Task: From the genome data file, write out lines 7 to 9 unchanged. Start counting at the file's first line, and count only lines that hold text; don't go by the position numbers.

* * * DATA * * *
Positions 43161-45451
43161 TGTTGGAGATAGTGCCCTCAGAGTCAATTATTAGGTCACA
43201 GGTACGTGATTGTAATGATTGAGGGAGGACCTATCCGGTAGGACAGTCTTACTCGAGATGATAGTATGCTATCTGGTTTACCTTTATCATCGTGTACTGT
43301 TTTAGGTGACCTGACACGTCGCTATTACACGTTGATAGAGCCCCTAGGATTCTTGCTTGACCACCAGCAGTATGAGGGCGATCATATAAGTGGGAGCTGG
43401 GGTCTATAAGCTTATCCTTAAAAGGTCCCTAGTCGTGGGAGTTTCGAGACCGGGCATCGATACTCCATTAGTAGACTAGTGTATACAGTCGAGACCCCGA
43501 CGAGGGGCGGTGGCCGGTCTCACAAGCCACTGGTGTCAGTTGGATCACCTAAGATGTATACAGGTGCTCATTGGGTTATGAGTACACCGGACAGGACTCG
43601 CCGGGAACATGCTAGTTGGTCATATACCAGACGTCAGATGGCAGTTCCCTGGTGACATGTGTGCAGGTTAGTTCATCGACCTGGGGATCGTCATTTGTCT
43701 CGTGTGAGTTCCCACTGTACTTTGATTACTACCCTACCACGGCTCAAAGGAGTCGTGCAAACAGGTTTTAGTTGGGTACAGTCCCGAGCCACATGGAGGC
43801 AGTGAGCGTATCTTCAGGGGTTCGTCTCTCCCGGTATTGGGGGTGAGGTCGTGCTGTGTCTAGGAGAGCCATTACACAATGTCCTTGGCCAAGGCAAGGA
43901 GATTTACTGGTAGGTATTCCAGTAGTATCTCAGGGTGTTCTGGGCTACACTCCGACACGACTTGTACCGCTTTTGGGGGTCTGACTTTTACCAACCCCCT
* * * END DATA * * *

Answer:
43601 CCGGGAACATGCTAGTTGGTCATATACCAGACGTCAGATGGCAGTTCCCTGGTGACATGTGTGCAGGTTAGTTCATCGACCTGGGGATCGTCATTTGTCT
43701 CGTGTGAGTTCCCACTGTACTTTGATTACTACCCTACCACGGCTCAAAGGAGTCGTGCAAACAGGTTTTAGTTGGGTACAGTCCCGAGCCACATGGAGGC
43801 AGTGAGCGTATCTTCAGGGGTTCGTCTCTCCCGGTATTGGGGGTGAGGTCGTGCTGTGTCTAGGAGAGCCATTACACAATGTCCTTGGCCAAGGCAAGGA